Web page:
Famous Arrival Poems by Famous Poets
These are examples of famous Arrival poems written by some of the greatest and most-well-known modern and classical poets. PoetrySoup is a great educational poetry resource of famous arrival poems. These examples illustrate what a famous arrival poem looks like and its form, scheme, or style (where appropriate).
by Neruda, Pablo
I believe in a heaven I'll never enter.
Yes, I believe in a heaven for all dogdom
where my dog waits for my arrival
waving his fan-like tail in friendship.
Ai, I'll not speak of sadness here on earth,
of having lost a companion
who was never servile.
His friendship for me, like that of a porcupine
withholding its authority,
was the friendship of a star, aloof,
with no more intimacy than was called for,
with no exaggerations:
he never climbed all over my c...Read More
by Thomson, James
...his illustrious name?
But what can man?--Even now the sons of light,
In strains high-warbled to seraphic lyre,
Hail his arrival on the coast of bliss.
Yet am not I deterr'd, though high the theme,
And sung to harps of angels, for with you,
Ethereal flames! ambitious, I aspire
In Nature's general symphony to join.
And what new wonders can ye show your guest!
Who, while on this dim spot, where mortals toil
Clouded in dust, from motion's simple laws,
Could trace the se...Read More
by Dunmore, Helen
...the one that's strange to the washing-up bowl
and doesn't know Fairy Liquid for whiskey.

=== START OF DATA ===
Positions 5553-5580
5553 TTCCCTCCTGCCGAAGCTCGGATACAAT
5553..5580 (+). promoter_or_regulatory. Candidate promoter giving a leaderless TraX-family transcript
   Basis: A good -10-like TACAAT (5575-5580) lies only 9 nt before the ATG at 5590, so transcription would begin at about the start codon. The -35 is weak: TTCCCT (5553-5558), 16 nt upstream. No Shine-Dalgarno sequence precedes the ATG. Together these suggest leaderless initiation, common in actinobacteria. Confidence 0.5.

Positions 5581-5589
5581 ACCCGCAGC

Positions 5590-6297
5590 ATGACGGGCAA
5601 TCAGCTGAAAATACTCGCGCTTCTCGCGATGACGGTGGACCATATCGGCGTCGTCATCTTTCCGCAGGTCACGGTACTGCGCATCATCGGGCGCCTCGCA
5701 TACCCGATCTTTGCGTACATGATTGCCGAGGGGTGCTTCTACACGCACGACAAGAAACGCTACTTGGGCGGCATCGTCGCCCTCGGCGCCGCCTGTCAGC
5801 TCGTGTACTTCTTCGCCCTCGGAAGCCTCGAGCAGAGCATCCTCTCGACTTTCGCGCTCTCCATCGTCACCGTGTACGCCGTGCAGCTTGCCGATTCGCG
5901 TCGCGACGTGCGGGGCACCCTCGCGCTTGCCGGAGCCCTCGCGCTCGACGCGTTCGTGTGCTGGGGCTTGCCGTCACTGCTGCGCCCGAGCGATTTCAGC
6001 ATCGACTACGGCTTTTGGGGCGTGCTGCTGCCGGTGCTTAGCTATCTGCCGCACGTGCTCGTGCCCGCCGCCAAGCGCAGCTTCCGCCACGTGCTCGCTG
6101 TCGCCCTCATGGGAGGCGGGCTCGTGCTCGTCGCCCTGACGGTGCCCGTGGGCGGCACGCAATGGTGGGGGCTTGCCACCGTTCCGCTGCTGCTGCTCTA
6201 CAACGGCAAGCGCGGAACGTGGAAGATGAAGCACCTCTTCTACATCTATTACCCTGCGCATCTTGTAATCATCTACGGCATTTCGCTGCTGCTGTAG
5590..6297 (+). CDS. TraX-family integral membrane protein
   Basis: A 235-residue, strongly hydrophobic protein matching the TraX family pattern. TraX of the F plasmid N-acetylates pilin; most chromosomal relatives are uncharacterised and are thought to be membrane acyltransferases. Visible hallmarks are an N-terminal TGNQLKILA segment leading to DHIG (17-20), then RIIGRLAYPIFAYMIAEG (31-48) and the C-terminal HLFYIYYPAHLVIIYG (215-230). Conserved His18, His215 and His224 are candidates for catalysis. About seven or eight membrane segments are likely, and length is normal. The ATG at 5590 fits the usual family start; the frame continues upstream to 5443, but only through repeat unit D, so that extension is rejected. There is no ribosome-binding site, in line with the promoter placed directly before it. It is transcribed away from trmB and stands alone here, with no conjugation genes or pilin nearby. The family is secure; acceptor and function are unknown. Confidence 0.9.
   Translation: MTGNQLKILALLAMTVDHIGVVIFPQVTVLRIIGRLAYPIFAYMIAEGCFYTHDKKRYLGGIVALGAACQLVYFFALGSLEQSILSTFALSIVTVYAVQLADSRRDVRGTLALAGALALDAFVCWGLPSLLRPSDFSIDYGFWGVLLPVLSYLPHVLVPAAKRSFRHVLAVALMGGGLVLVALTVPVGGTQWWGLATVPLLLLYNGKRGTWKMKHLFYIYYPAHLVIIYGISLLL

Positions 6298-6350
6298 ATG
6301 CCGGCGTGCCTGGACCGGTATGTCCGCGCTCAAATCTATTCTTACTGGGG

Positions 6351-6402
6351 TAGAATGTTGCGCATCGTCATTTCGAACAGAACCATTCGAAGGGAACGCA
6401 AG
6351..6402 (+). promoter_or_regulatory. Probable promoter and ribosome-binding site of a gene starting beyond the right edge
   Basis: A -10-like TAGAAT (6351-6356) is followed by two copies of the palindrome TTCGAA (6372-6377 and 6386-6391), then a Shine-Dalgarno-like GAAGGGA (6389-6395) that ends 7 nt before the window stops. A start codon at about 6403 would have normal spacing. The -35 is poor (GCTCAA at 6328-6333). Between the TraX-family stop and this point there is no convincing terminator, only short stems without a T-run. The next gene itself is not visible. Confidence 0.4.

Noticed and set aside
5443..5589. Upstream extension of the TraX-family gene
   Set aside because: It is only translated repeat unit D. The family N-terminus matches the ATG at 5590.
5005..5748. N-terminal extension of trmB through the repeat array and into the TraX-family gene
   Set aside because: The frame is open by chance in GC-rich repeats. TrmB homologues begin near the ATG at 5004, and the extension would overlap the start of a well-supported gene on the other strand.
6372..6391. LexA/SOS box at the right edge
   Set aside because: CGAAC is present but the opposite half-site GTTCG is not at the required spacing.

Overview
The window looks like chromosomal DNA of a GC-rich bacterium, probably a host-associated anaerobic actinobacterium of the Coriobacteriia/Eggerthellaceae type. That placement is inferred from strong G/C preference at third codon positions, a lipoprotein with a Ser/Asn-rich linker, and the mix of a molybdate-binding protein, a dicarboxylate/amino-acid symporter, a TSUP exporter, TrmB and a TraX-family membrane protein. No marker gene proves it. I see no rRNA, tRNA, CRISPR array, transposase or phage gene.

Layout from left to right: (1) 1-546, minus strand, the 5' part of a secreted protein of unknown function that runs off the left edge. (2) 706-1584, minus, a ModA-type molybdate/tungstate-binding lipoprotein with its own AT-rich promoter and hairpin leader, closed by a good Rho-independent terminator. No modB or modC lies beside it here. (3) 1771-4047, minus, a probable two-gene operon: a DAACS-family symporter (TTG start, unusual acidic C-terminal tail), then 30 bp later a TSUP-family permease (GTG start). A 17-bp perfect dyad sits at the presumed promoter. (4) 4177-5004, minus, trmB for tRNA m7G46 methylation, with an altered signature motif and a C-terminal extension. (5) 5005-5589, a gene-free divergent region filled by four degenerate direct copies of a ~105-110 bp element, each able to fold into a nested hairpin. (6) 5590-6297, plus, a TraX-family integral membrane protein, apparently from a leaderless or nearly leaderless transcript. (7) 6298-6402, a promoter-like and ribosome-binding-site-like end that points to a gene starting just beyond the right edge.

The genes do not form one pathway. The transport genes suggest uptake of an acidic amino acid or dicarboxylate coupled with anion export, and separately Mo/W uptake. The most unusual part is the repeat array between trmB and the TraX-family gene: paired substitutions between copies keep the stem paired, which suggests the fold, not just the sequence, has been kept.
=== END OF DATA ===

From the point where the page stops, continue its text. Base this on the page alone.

Not yet the moment of your arrival in taxis
at daring destinations, or your being alone at stations
with the skirts of your fashionable clothes flapping
and no money for the telephone.
Not yet the moment when I can give you nothing
so well-folded it fits in an envelope —
a dull letter you won't reread.
Not yet the moment of your assimilation
in that river flowing westward: r...Read More
by Larkin, Philip
...Morning, a glass door, flashes
Gold names off the new city,
Whose white shelves and domes travel
The slow sky all day.
I land to stay here;
And the windows flock open
And the curtains fly out like doves
And a past dries in a wind.
Now let me lie down, under
A wide-branched indifference,
Shovel-faces like pennies
Down the back of the mind,
Find voi...Read More
by Dyke, Henry Van
...Across a thousand miles of sea, a hundred leagues of land,
Along a path I had not traced and could not understand,
I travelled fast and far for this, -- to take thee by the hand.
A pilgrim knowing not the shrine where he would bend his knee,
A mariner without a dream of what his port would be,
So fared I with a seeking heart until I came to thee....Read More
by Bishop, Elizabeth
...Here is a coast; here is a harbor;
here, after a meager diet of horizon, is some scenery:
impractically shaped and--who knows?--self-pitying mountains,
sad and harsh beneath their frivolous greenery,
with a little church on top of one. And warehouses,
some of them painted a feeble pink, or blue,
and some tall, uncertain palms. Oh, tourist,
is ...Read More
by Robinson, Edwin Arlington
If I had said the truth, I should have said
That never at any moment on the clock